For complex rules, rules extension functionality allows scripting in any .NET language, to provide advanced mappings as a method of manipulating data as the management agent synchronises objects between connector space and the metaverse. Implemented as a .NET framework assembly in the form of a dynamic link library (.DLL) file, this contains routines that are called as the management agent processes its rules.

Outbound data flow is similar to inbound, except that there is one golden rule to remember – MIIS cannot confirm an exported change until it has been imported again from the connected directory. Therefore an import should always be performed directly after an export to confirm the status of the connected directory.

Object deletion rules are specified for each object class to define what happens to the metaverse object when it is deleted from a connected directory, using either a rules extension, or options to remove the object when it is deleted from either the last connected directory or through a specified management agent. Deprovisioning is supported within the management agent configuration, with options for:

  • Making the object a disconnector.
  • Making the object an explicit disconnector (i.e. do not reconnect).
  • Delete the object at the time of the next export.
  • Rules extension.

Unfortunately, provisioning using MIIS still requires coding – although the product is maturing and codeless provisioning is expected to be included in the next release. One method of automating directory updates is to save rules after creation (e.g. as VBScript) and to schedule execution of the script.

Password synchronisation is supported for any connected directory with a password application programming interface (API). Many management agents have this functionality built in and support real-time password synchronisation, via the password change notification service. This requires an agent to trap plain-text password entry before encryption (unless reversible encryption is supported – which it generally won’t be), but MIIS can detect changes in Active Directory. Changes are queued in case MIIS is offline at the time of the change, with the management agent encrypting the password details using a key that is only known by MIIS. There is also a web-based self-service password management application within MIIS, which will take password changes and replicate them out to all connected systems.

MIIS is available in two product editions – MIIS 2003 Enterprise Edition (with the complete set of management agents and features), and the cut-down Identity Integration Feature Pack for Active Directory (AD), which includes AD and Active Directory Application Mode (ADAM) management agents, supports Exchange GAL synchronisation and is a free download from the Microsoft website, although it does require the use of Windows Server 2003 Enterprise Edition.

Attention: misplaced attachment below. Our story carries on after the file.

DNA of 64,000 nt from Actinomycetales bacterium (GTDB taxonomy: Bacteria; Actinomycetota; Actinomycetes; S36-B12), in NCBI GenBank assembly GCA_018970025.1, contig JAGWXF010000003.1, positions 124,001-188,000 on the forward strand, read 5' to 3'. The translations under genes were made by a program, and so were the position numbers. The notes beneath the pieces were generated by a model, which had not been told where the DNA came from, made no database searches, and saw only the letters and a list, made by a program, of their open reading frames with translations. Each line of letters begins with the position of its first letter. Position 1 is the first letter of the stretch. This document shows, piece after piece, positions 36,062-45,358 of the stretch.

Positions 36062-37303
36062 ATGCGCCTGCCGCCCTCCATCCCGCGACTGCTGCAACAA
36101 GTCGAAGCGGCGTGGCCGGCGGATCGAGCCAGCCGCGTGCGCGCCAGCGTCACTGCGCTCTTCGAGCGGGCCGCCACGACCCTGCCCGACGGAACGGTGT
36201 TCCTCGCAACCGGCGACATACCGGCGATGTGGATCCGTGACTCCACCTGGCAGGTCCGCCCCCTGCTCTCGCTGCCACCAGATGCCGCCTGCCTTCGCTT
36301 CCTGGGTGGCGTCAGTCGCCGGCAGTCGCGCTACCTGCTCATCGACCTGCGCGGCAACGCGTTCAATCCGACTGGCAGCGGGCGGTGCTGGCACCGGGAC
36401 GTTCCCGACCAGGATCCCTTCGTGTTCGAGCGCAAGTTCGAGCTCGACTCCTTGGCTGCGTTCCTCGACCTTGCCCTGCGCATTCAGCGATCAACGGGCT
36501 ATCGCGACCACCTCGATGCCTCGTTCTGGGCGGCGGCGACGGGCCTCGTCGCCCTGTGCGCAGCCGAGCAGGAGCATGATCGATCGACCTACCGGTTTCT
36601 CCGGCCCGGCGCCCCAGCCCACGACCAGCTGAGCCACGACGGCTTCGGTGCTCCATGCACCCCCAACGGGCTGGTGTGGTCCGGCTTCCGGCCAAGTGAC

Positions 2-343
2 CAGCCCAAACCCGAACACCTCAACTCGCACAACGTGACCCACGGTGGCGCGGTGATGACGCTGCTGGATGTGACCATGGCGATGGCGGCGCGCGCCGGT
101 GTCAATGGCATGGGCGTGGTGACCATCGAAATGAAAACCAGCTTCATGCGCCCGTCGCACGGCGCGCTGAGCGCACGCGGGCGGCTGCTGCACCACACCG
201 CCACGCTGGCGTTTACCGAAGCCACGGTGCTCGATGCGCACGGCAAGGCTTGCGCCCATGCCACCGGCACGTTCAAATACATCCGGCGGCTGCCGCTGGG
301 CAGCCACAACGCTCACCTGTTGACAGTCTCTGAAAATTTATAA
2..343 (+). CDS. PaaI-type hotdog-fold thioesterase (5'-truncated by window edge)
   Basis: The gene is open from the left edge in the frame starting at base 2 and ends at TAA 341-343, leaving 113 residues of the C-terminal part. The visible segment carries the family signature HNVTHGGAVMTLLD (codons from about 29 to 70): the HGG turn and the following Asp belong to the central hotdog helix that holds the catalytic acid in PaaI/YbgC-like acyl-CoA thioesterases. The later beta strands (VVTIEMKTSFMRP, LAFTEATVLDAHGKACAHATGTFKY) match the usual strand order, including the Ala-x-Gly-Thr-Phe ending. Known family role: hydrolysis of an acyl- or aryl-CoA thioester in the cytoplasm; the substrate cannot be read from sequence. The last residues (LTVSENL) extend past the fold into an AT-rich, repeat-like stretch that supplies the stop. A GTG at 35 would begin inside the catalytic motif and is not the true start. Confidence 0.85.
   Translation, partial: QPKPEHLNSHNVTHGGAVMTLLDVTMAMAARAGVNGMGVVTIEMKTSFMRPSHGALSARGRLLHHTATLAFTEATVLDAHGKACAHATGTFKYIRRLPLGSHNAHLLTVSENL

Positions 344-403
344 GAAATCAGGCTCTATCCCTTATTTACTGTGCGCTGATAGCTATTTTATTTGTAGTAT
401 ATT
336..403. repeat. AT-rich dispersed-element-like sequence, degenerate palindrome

MIIS 2003 service pack 1 extended the reach of MIIS, bringing extra functionality in the shape of additional management agents, password synchronisation with the Windows desktop and improved provisioning capabilities. It also allows the use of SQL Server 2000 Standard Edition (reducing cost as there is no longer a dependency on SQL Server 2000 Enterprise Edition). More management agents will be released over time (SAP and PeopleSoft management agents are expected next) and future enhancements will be aimed at lowering the cost and risks of directory management.

There is also an MIIS resource toolkit 2.0, which adds functionality and flexibility for remote administration and configuration of MIIS.

So what about the future for MIIS? One former colleague, who knows more about identity management than I do, suggested that the product is already pretty capable, and that it is only its Microsoft “badge” which is preventing it from being taken seriously. Meanwhile Microsoft is busy preparing the next version of MIIS (codenamed Gemini and due for a 2006 release), aiming to catch up with the competition (rumour has it that the following version will be Apollo, just as in the Russian and American space race of the 1950s, ’60s and ’70s).

MIIS Gemini is intended to lower the costs and risks associated with identity management and is currently addressing:

  • Codeless provisioning.
  • Richer logging/auditing.
  • Workflow for provisioning and self-service (using the Windows Orchestration Engine from Windows Server 2003 Release 2).
  • Improved support for clustering (failover is supported now, but the workload stops – e.g. an in-progress import operation will not complete).
  • Computed attributes (dynamic groups).
  • Cross-forest group management.
  • Entitlement reporting.
  • Capacity planning documentation.
  • Scalability improvements.
  • Additional management agents for UNIX systems, OpenLDAP and generic LDAP (whilst most vendors support LDAP, some have their own extensions and a generic LDAP management agent will be provided).